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Catch nematodes before it's too late.

Agronomy Bulletin 91 ─ Corn Nematodes

Many species of corn nematodes feed upon a plant's root system, compromising root system efficiency.

Situation

Corn nematodes are plant parasites that exist in every field to some degree. Yield loss varies by nematode species and their populations. Collecting and submitting samples for plant parasitic nematode analysis is the only way to evaluate your exposure.

Factors to Consider

  • Diagnosis
  • Sampling strategy
  • Submitting samples

Action Plan

  1. Diagnose symptomatic areas. Symptoms of a corn nematode infestation include stunting, yellowing and root deformity, which make diagnosis difficult because the symptoms are similar to those caused by other pests or environmental stressors. Collect samples from symptomatic areas of a field, including around the perimeter where symptoms are less severe and where nematodes are more likely to be found. Avoid sick or dead plants in the center of hot spots.
  2. Follow proper sampling protocols.
    Laboratory requirements: Contact your local lab to determine its sample submission requirements. Labs typically charge a fee per sample and require a sample submission form.
    When to sample: Sample for corn nematodes about four to eight weeks after planting, while plants are small with shallow roots.
    How to sample: Probe through the root zone at an angle at 6 to 8 inches deep. Because corn nematodes can be found inside the root, include root material in the sample. Watch this video for helpful tips on corn nematode sampling.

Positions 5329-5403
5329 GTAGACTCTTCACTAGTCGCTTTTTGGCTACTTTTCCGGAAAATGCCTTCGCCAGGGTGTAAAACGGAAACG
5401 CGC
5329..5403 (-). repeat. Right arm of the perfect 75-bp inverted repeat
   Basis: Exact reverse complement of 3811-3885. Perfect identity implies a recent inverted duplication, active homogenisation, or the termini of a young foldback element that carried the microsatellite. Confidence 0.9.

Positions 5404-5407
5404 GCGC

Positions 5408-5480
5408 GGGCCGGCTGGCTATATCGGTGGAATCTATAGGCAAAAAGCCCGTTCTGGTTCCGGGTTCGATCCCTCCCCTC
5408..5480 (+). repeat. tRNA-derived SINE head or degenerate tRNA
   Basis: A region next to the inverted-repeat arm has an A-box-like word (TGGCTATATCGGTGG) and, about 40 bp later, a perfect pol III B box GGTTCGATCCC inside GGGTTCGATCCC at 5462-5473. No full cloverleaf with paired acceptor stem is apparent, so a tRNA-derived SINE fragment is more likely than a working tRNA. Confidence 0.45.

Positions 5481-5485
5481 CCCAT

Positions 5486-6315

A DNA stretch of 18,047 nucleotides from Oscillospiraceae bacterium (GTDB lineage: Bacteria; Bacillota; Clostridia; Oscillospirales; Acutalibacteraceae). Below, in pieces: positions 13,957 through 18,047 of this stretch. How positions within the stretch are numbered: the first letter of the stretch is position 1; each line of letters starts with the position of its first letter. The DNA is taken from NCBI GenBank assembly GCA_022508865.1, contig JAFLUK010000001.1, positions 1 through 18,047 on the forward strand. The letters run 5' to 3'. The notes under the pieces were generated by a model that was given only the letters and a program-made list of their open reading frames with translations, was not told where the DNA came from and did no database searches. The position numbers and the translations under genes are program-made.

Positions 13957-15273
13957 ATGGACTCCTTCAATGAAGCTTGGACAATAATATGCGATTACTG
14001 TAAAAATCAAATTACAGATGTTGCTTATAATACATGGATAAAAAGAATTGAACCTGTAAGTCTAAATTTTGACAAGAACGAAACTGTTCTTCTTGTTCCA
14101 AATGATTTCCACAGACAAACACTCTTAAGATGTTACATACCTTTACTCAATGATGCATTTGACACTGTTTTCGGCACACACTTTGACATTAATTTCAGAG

Sample size: For each sample, collect approximately 20 cores; each sample should represent less than 40 acres.
    Preparing samples: Label all samples, double-bag in sealable zipper-top bags and refrigerate until the sample is shipped. The nematodes must be alive for effective analysis.
  3. Submit samples. Package the sample with soft packing materials in a sturdy leak-proof container and include a completed sample submission form. Shipping early in the week helps ensure the nematodes will remain alive when the sample gets to the lab.

Summary

Even without visual symptoms, nematode damage may impact crop yield. Scouting for potential nematode problems is important. Once a diagnosis is made, you will be able to determine if you need to implement any management practices. For more information, contact your local Mycogen Seeds commercial agronomist or trusted agronomic adviser.

Resources

Published on Wednesday, July 31, 2013